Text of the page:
The giant mud crab (Scylla serrata) is a beast of a crustacean, capable of reaching 3kg in weight but often caught around the 0.5-1kg range. In Australia, they are distributed in sheltered waters from southern NSW, up through QLD, across the NT and over to Broome, WA.
Giant mud crabs have a short life cycle (3-4 years) and are reproductive machines. Females can carry between 2 – 5 million eggs and migrate up to 95km offshore to release their eggs. The young crabs hatch as tiny planktonic larvae, where they can remain in this stage for several weeks at the mercy of ocean currents. This aspect of their biology gives giant mud crabs substantial capabilities for dispersal.
Their prized meat and high numbers within estuaries make them a highly targeted recreationally and commercially harvested species. In NSW, annual commercial landings are approximately 100-120t and the annual recreational catch is estimated between 30-60t. The main method of capture by both commercial and recreational fishers are crab pots, however rec fishers also use hoop nets or dillies.
Given their exploitation and biology (high reproductive rate and short lives) you would predict giant mud crabs to show a strong response to overfishing and/or recovery to the removal of fishing. An excellent paper recently published by Dr Paul Butcher and colleagues tested this prediction by examining the long-term effects of marine park zoning on giant mud crabs in estuaries of the Solitary Islands Marine Park (SIMP), New South Wales, Australia.
The authors counted the number of giant mud crabs over a 9-year period within three estuaries of the marine park. Clearly this study involved a lot of hard work and generated loads of data. For the sake of brevity, I’ll just present the findings from Wooli estuary, however results were relatively consistent across all estuaries.
During the study zoning regulations were changed which reopened areas to fishing in Wooli that were once previously closed. This allowed the authors to compare the catch rate of crabs between fished versus unfished zones and between areas once previously closed to fishing but subsequently reopened.
As anticipated, Giant Mud Crabs responded positively to the removal of fishing by marine park zoning. In Wooli the average catch rate of crabs in unfished areas (Fig. 1 – red lines) exceeded those in fully fished areas (Fig. 1 – green lines) for all 9 years of sampling in both the early and late seasons. For certain years the difference in catch rates between fished and unfished areas were substantial.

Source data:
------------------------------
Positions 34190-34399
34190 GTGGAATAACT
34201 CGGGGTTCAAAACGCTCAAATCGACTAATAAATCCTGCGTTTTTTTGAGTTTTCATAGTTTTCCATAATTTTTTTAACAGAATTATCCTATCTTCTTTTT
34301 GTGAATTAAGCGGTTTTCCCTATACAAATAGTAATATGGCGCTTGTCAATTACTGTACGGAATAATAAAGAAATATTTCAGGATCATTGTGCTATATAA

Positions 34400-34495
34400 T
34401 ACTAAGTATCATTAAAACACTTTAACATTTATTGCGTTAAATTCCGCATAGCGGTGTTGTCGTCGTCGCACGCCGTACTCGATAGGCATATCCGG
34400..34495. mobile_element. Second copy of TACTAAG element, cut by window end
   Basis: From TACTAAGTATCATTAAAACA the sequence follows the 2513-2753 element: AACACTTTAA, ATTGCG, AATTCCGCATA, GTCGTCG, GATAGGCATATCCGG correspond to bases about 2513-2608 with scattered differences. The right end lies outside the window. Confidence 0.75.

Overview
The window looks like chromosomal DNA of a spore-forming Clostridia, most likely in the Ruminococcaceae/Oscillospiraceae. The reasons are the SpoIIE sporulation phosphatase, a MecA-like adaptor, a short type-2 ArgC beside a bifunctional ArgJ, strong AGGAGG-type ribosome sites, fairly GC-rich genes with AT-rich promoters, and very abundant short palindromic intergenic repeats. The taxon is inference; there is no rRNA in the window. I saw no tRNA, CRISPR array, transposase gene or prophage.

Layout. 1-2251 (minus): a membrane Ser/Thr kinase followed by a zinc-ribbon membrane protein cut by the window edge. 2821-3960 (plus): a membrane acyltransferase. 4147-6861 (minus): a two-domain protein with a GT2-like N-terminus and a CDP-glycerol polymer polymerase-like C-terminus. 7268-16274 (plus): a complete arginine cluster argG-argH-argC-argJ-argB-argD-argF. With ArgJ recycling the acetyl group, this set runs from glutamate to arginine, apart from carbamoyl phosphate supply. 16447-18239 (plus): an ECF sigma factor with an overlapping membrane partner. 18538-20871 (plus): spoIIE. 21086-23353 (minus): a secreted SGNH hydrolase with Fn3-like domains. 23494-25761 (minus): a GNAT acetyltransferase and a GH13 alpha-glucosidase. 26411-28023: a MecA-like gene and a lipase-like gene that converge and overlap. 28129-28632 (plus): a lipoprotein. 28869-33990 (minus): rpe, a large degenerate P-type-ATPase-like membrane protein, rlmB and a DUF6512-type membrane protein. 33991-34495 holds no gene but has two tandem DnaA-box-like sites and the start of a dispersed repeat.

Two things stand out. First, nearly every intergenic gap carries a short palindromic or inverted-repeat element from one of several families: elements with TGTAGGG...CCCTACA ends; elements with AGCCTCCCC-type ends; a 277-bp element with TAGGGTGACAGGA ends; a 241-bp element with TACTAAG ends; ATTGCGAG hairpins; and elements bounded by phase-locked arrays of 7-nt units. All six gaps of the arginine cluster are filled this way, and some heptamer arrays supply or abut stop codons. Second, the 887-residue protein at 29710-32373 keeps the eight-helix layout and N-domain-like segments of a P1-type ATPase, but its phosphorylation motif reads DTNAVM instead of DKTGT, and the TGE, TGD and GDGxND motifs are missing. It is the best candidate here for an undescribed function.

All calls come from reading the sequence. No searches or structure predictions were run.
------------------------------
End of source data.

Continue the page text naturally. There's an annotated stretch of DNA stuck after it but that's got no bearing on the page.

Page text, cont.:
Similarly, as predicted, the unfished area in Wooli that was reopened to fishing showed a clear decline in the catch rate of crabs (Fig. 1 – red triangle line to green triangle line) in early and late season sampling. In comparison, sampling sites in the area left unfished continued to produce high catch rates of crabs (Fig. 1 – red triangle line to red triangle line) in both seasons.
By comparing catch rates between unfished and fished zones and areas reopened to fishing, Butcher and colleagues clearly demonstrate the benefits of ‘no-take’ zones on giant mud crab populations. Their findings indicate that estuarine ‘no-take’ sanctuary zones could potentially provide an effective fisheries management tool for giant mud crab populations.
Protecting giant mud crab populations in ‘no-take’ sanctuary zones is also likely to promote estuarine biodiversity and ecosystem functioning. Giant mud crabs are important scavengers and predators within estuarine habitats, thereby playing a crucial role in estuarine food webs. By protecting undisturbed populations of mud crabs, estuarine ‘no-take zones’ are likely to be maintaining and protecting biodiversity and healthy estuarine ecosystems.
For more information click on the citation below:
Butcher, P. A., Boulton, A. J., Macbeth, W. G., & Malcolm, H. A. (2014). Long-term effects of marine park zoning on giant mud crab Scylla serrata populations in three Australian estuaries. Marine Ecology Progress Series, 508, 163-176.
Rowling, K., A. Hegarty and M. Ives, Eds (2010), Giant Mud Crab, pp 147-150. In Status of Fisheries Resources in NSW 2008/09. Industry & Investment NSW, Cronulla.
Grubert, M, Leslie, M and Bucher, D 2014, Mud Crab Scylla serrata S. Olivacea in M Flood, I Stobutzki, J Andrews, C Ashby, G Begg, R Fletcher, C Gardner, L Georgeson, S Hansen, K Hartmann, P Hone, P Horvat, L Maloney, B McDonald, A Moore, A Roelofs, K Sainsbury, T Saunders, T Smith, C Stewardson, J Stewart & B Wise (eds) 2014, Status of key Australian fish stocks reports 2014, Fisheries Research and Development Corporation, Canberra.